But, once again, instead of devising a "Great-Bulgarian world-view", Sheytanov formulates rather vague ideas about the constitutive elements of such an ideology. Bulgarianness is defined here in terms of the cult of the "motherland", the knowledge of the national past and the racial properties, the respect for the state, love of war, and appreciation for culture. In any case, the vision of a "new Bulgarian man" is less of an ideological problem here than a matter of "physis": most of all, the "Great-Bulgarian" will need to have a "healthy body", a "fiery soul", and "an iron will."[81] But, in order to reach this it is not enough to formulate an ideological matrix: the canon has to be projected on the community. Hence, Sheytanov's discourse became much more institutionalist he returned to the framework of "national education", soliciting the teachers to mediate between the creative elite and the people, helping to bring the identity to the surface of consciousness and eventually "turn our already unified motherland into a real nation."

When it came to the dissemination of the national ideology, he had to make even further concessions to the official canon and tone down some of his heterodox formulations. One can follow this "negotiation" in his books from the early-forties, which were, contrary to "Great-Bulgarian world-view", couched in established institutional frameworks. The "knowledge of the fatherland"(oòå÷åñòâîçíàíèå)-textbook, co-authored by Sheytanov, was an attempt to translate the "creed" of new nationalism to the language of school-children.[82] His tone became normative ("Bulgaria is our fatherland""we love our fatherland"), without, however, the previous philosophical ideas about the ontological specificity of being Bulgarian. The aim was rather to introduce the readers to the ethnographic-geographic specificity of the nation; providing, as it were, a "guidebook" of Bulgaria for the locals.

What made the book rather intriguing was the very ambiguity of defining what exactly the "Bulgarian territory" was. It was written in the moment of the collapse of the inter-war geo-political order, and it obviously focused on the question of potential territorial expansion. Therefore, the entire book was inserted into a dynamism of the "liberated" and "not-liberated" Bulgarian lands, and its main aim was to prepare the new generation for the new historical ordeals connected with the fulfillment of the irredenta-project. Therefore, the comparative horizons of the textbook were reaching, first of all, at the neighbors defining, for example, the Romanian competitors for Dobroudja "less cultured" then the Bulgarians. In this process of conversion, the character-discourse gets simplified to a series of "basic truths" concerning the essence of Bulgarianness: "we speak Bulgarian, we have a common past and identical interests." [83]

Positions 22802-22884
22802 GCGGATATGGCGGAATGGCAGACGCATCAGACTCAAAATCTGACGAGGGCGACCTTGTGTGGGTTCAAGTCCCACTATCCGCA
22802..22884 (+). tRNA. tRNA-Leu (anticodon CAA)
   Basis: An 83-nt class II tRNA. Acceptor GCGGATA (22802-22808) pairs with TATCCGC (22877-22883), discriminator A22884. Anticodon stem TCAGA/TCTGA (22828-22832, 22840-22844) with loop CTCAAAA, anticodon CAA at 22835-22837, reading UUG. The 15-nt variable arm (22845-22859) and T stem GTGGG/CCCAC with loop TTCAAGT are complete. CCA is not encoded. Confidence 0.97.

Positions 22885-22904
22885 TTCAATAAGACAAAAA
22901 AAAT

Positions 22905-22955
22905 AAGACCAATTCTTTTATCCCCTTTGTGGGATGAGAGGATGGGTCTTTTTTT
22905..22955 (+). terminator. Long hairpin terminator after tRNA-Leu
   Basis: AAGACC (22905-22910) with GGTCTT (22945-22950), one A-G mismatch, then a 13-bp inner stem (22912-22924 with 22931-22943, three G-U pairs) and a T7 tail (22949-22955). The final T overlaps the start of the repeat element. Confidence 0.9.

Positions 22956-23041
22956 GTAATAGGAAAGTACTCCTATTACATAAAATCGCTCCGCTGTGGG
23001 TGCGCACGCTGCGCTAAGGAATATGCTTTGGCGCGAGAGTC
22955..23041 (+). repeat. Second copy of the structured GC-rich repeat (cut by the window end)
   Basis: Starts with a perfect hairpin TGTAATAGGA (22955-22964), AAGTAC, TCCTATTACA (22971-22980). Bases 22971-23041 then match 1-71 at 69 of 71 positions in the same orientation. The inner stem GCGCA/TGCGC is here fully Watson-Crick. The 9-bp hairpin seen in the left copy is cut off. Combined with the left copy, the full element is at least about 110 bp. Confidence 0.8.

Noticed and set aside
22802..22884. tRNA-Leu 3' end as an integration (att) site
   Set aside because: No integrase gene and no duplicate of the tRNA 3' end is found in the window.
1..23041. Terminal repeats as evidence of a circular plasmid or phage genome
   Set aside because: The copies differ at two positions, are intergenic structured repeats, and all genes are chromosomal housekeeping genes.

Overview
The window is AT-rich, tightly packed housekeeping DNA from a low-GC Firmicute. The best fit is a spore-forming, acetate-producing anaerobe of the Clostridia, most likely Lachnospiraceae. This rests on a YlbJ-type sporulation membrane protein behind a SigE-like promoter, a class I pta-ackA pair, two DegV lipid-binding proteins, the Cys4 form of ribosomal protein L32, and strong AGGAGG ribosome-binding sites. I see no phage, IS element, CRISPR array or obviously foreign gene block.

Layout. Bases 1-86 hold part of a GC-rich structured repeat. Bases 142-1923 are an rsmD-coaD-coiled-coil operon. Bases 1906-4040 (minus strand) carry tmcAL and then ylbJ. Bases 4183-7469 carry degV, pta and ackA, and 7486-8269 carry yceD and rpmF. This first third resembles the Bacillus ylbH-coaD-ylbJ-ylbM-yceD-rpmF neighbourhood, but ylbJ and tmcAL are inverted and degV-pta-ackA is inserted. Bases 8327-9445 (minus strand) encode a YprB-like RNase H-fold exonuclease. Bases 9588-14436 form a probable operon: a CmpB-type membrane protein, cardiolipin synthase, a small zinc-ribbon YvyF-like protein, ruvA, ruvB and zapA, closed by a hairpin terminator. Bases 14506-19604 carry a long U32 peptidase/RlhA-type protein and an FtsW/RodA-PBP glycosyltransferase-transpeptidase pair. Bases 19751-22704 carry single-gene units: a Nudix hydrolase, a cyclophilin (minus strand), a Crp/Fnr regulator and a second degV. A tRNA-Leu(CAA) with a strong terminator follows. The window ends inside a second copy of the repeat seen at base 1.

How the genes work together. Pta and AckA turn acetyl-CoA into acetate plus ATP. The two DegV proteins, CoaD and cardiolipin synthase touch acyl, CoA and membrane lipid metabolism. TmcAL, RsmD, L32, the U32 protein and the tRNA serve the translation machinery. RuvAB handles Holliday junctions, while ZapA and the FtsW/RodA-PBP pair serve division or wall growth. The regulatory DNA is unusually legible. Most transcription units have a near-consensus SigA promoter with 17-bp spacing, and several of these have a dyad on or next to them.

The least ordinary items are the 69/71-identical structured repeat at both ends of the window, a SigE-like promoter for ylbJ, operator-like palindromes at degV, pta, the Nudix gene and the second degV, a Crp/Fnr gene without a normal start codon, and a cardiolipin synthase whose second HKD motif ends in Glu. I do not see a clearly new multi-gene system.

Sheytanov's textbook of history, published in 1943, was also retreating to the traditional nationalist canon.[84] In the book, we find markedly different views about the Buglarian ethno-genesis than in the pages of the "great-Bulgarian world-view". Thus, the book stressed the conventional Slavic/Proto-Bulgarian fusion, leaving the Thracians entirely out. The book also reverted to the traditional catalogue of national virtues and vices, contrasting the Bulgarians' magnanimity, heroism, peace-loving, love of science and cult of work to the lack of care for the common good, the aping of the foreign models, or their haughtiness.[85] Instead of the holistic strategy of describing Bulgarianness in terms of a metaphysical perfection, the language of the textbook is typical for the "official nationalist" pattern of indoctrination, fusing national characterology and the "language of civil duties": "every good Bulgarian should help rooting out the negative qualities."[86]

While it was not a problem for him to fuse the socio-cultural imagery of the tsar and the haidutin, thus creating a symbolic continuity of the modern rulers through the popular tradition in the time of non-existent statehood, religious orthodoxy posed major limitations to the prospective institutionalization of Sheytanov's "Balkano-Bulgarian" doctrine. Abandoning the positive tone of his previous works, the textbook retreated to the more mainstream image of the "harmful influence" of Bogomilism upon the historical development of Bulgaria. The ideological setting was close to that of Mutafchiev, focusing on the question of national unity. The division of this unity, through internal discord and faction in Church, always led to the "alienation of the nation from the state", and ultimately to decline.[87]

The textbook also returned to a more mono-linear vision of cultural development. For instance, the Turks, in this scheme, were declared to be "less cultured" than the Bulgarians.[88] This "culturalist" discourse takes the place of the "Bulgarian Titanism" formulated in the "Great-Bulgarian world-view." Radical protochronism gives way to a "milder" formulation of historical achievements, intended to evoke the feeling of "national pride." The "universalist" tinge of Sheytanov's autochthonism is also qualified, while the intra-regional comparisons come to play a much more important role. Thus, Bulgarians were the alleged founders of the "first Balkanic state" and the first "national church", the inventors of the Cyrillic alphabet, and the agents of the first Church reform (in fact, the role of the Bogomils is judged here somewhat more positive).[89]